In this episode, fiction editors Leslie Watts and Anne Hawley critique the beginning of Sheila Lischwe’s as yet untitled psychological thriller. They discuss inciting incidents: the submission as a possible inciting incident for the global psychological thriller and also within the scene. These pivotal story events pull the rug out from under your protagonist or POV character. This week’s editorial mission will help you identify the elements of inciting incidents to make your scenes and stories stronger.
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This week's submission contains a bloody crime scene.
About Our Guest Host
Clark is taking a well-deserved break from the podcast, but our friend and fellow editor, Anne, has graciously agreed to jump in and help out. You may remember Anne from episodes 106 and 108.
After a career in public service during which she wrote fiction to stay sane, Anne Hawley has turned her talents to writing professionally.
As a founding member of the Super Hardcore Editing Group and a graduate of Shawn Coyne’s Story Grid Workshop, she writes and edits from her small house in Portland, Oregon. When she leaves the house it’s usually on her Dutch bike, Eleanor.
Her forthcoming novel, Restraint, is a sweeping historical love story about a gifted and sexually repressed artist in Regency London. Under the dangerous gaze of high society, he must deny his attraction to the young nobleman who has hired him to paint his portrait, or else risk his livelihood and his reputation by giving in to his secret desires. It's Pride and Prejudice meets Brokeback Mountain in a bittersweet story of two men who fall in love in a time and place where homosexuality is still a capital offense. Find out more here.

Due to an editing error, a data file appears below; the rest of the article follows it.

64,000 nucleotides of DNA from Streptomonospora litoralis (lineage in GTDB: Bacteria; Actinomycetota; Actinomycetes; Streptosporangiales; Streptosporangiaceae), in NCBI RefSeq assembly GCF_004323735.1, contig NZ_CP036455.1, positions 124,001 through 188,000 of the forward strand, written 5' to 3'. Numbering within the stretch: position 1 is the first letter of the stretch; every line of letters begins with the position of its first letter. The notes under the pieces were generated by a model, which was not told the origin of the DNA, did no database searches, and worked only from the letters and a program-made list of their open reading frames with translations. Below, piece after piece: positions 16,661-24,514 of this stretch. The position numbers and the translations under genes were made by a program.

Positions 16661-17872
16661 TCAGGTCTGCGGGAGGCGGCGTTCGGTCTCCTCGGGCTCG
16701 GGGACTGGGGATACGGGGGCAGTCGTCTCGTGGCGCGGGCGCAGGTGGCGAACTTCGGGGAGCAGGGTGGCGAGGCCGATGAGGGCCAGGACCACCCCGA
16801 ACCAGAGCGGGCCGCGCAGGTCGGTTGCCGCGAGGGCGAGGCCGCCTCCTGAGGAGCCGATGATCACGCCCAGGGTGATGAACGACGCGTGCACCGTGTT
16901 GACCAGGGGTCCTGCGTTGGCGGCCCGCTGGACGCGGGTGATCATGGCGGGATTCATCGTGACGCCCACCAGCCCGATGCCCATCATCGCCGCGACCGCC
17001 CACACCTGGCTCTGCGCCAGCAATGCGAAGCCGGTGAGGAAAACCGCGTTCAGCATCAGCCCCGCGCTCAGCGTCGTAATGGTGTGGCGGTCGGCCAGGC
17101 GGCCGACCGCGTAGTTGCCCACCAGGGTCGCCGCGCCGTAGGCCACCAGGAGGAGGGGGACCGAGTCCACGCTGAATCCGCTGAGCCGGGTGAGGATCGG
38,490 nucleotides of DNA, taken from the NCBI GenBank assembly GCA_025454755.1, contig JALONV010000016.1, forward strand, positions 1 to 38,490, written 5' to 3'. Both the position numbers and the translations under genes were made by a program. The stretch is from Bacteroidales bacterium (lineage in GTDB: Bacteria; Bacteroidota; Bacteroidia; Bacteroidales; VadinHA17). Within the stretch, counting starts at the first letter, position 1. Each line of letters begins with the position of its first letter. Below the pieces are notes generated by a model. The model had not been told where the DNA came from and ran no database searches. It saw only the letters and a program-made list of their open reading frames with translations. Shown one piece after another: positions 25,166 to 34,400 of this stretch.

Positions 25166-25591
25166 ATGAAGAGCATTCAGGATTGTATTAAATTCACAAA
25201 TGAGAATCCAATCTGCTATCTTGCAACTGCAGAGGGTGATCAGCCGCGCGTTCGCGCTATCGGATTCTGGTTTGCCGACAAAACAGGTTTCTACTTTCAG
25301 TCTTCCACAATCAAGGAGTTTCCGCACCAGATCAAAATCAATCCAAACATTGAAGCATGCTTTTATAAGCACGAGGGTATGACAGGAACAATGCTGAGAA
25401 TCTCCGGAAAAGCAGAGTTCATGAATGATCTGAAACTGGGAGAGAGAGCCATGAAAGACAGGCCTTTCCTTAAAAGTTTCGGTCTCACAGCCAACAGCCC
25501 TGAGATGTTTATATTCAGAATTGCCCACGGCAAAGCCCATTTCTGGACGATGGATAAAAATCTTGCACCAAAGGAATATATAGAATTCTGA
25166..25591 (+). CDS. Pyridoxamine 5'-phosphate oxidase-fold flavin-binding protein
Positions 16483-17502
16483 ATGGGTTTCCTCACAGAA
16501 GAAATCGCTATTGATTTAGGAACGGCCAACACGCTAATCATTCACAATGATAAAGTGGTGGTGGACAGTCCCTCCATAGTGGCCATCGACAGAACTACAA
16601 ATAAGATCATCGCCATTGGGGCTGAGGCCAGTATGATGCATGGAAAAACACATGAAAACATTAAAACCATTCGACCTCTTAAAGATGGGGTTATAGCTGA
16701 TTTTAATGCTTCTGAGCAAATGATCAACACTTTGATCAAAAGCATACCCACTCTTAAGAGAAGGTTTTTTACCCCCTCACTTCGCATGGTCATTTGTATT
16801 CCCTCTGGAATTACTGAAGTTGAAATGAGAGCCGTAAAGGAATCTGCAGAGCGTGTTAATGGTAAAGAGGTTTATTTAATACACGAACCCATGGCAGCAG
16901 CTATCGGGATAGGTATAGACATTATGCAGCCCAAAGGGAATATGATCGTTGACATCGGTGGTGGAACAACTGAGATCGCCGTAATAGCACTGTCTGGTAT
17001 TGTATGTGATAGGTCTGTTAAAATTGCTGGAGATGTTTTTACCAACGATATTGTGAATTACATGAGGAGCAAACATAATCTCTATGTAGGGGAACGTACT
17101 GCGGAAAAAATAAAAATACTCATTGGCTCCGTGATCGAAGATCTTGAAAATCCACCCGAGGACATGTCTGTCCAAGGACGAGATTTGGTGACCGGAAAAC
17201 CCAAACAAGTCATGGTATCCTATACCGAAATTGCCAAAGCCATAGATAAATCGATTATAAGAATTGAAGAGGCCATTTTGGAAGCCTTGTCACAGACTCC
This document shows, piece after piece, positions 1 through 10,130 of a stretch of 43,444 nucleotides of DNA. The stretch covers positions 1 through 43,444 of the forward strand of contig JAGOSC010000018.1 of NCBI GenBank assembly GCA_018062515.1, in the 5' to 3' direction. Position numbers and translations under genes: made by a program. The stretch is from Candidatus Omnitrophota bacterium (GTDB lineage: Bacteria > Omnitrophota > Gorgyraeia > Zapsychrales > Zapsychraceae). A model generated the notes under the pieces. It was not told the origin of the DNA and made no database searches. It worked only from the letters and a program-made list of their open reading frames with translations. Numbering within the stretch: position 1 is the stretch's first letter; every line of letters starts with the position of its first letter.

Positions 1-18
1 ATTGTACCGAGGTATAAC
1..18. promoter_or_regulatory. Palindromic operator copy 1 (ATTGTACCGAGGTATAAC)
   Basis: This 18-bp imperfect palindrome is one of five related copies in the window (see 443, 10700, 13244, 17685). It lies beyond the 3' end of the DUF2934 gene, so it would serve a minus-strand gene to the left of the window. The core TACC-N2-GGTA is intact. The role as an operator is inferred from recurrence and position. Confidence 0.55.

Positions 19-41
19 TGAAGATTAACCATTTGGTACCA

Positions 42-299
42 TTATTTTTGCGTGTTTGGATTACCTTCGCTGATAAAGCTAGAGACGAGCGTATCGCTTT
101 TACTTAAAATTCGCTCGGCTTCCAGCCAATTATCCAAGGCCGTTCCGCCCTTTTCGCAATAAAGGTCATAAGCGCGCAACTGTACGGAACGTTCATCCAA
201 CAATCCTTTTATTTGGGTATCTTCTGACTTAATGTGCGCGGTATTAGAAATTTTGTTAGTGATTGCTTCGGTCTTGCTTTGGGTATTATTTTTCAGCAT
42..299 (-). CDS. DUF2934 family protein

Wise Words on Inciting Incidents
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More about inciting incidents
To read more about inciting incidents, check out this excerpt from The Story Grid by Shawn Coyne.
You can listen to the Story Grid Podcast episode that Leslie mentioned in which Shawn talks about how his commandments of story relate to the hero’s journey and the Kubler-Ross grief process.
Editorial Mission—Write an Inciting Incident
Identify the inciting incident of one of your favorite stories and ask yourself the following questions:
- Does the event radically upset the balance of forces in the protagonist’s life?
- Does the protagonist react to the event?
- Does the event trigger a desire in the protagonist? Does it create a want and need?
- Does the protagonist decide to pursue the object of desire?
If you’re working with a draft of your own story, check that your inciting incident has these elements. Could they be stronger? Revise accordingly.
If you’re not currently revising a story, draft an inciting incident for a minor character from your current work in progress, one from a story you enjoy, or something completely new.
Editing Advice to Our Author
It was such a treat to read your submission! You’ve written a gripping scene that pulls us in directly. As readers, we have plenty of open questions and would gladly turn the page to find out what happens when the story picks up again two generations later. The details seem particularly suited to the perception and attention of a young child.
We looked at the scene as if it were the global inciting incident, though we can’t say for sure without more about Devon and her story. We also looked at the scene as a whole and what we thought might be the inciting incident for it.
A crime of this nature kicking off a psychological thriller is a great fit. It’s causal (Blue Jeans intentionally attacks and kills Miss Nancy) and of course negative. It throws Kelly’s life out of balance, as the first sentence reveals up front.